Not too long ago, we were watching the 1996 episode of Andy Cohen’s Then and Now and Andy touched on something he hadn’t thought about in 21 years: The cloning of Dolly the sheep. Now obviously we can barely remember it because were were merely three years old at the time (…), but we do recall how the concept of one sheep suddenly existing twice made our brains short circuit.
It’s pretty crazy to think that Dolly was the very first instance of a mammal being successfully cloned — and it was such a major deal that it incited outrage and religion-vs.-science wars — yet just two decades later, it’s almost common practice. (Just last year, Korean biotech company Sooam announced they were producing 500 cloned embryos per day.)
And while technology has caught up with science, market demand hasn’t caught up to technology quite yet. Turns out, people find a little … uh … super effing creepy to have an exact replica of their deceased pet. That’s not to say you can’t do it … just that it’s gonna cost you a pretty penny.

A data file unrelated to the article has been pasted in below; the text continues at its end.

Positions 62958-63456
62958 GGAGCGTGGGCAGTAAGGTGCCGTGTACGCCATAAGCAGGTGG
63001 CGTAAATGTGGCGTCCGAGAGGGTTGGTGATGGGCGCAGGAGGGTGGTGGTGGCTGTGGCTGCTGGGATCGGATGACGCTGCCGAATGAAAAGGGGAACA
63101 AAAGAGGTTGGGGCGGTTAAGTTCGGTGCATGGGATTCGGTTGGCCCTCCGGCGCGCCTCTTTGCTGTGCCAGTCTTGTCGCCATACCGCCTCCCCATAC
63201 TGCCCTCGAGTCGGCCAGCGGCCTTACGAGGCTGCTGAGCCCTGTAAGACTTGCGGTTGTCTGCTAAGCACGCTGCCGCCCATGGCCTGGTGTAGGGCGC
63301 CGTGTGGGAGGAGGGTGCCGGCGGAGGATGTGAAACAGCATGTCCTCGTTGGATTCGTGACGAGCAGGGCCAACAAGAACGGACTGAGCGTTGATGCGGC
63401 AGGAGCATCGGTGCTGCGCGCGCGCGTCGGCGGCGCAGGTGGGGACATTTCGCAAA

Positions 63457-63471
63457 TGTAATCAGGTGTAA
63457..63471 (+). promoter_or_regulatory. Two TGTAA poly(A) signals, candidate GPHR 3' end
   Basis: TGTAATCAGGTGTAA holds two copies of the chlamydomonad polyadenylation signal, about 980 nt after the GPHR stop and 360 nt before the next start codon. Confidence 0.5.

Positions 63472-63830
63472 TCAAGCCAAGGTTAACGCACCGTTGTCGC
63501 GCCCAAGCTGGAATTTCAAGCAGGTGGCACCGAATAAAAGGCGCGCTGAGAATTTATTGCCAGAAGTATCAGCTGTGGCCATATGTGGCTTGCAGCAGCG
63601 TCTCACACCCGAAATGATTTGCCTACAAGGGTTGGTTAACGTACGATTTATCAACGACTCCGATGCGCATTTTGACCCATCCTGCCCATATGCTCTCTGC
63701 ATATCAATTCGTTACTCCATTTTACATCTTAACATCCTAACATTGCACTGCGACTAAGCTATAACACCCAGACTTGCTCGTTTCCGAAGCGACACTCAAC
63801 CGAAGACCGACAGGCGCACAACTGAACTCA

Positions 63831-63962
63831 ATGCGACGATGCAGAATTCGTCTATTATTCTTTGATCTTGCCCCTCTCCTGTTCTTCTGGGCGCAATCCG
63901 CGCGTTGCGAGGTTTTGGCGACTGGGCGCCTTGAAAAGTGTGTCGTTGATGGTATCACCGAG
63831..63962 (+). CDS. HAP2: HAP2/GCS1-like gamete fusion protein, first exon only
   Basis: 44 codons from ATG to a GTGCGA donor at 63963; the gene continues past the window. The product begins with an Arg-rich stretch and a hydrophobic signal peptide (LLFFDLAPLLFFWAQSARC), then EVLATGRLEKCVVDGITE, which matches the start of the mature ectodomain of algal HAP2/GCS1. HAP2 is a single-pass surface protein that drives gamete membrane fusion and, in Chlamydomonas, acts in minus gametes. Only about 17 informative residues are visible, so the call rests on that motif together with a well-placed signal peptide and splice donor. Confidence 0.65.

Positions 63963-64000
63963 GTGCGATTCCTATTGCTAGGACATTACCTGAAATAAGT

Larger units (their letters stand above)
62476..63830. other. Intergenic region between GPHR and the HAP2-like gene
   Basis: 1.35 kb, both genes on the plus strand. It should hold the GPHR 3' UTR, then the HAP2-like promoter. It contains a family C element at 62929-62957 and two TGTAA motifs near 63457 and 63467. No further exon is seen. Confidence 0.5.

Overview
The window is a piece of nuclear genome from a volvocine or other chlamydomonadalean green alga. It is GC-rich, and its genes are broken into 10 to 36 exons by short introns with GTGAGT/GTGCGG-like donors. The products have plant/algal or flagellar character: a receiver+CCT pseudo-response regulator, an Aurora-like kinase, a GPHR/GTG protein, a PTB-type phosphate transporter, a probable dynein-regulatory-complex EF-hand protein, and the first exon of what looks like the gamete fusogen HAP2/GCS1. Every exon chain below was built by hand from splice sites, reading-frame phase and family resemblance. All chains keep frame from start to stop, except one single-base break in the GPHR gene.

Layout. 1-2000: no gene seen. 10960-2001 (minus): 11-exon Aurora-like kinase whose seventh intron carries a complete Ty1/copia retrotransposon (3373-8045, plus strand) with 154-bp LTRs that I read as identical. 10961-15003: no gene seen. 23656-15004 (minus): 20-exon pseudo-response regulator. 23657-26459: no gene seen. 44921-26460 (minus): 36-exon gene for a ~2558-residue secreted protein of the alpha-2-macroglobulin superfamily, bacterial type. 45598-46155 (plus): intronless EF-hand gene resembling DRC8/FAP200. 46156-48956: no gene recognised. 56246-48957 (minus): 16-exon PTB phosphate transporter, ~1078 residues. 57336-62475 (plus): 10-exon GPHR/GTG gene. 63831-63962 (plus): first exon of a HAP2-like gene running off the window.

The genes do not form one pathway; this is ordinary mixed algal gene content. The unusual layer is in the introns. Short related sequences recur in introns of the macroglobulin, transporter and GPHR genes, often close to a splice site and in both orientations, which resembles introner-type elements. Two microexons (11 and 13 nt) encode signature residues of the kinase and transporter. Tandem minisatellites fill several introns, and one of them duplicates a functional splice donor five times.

Viagen Pets in Cedar Park, Texas has a proprietary method for cloning your furry friend. They take cells from your pet (typically a skin sample, so it can be done at any stage of life), then cryogenically freeze them, and finally use a donor egg to produce an embryo which is placed into a surrogate animal. Easy peasy. (Also: Eepy creepy.)
“You would never know that he’s a cloned puppy,” company manager Melain Rodriguez told KDKA.com. “It is not science fiction.”
The procedure costs $50,000 for a dog but only $25,000 for a cat (finally, being a cat person pays off!), and there’s a waiting list to boot. But at the end, you’ll have identical clone of your cuddlebug so you never have to say goodbye.
Or, y’know, you could adopt a new dog who’s in need of a loving home and donate that $50,000 to charity. #AdoptDontClone
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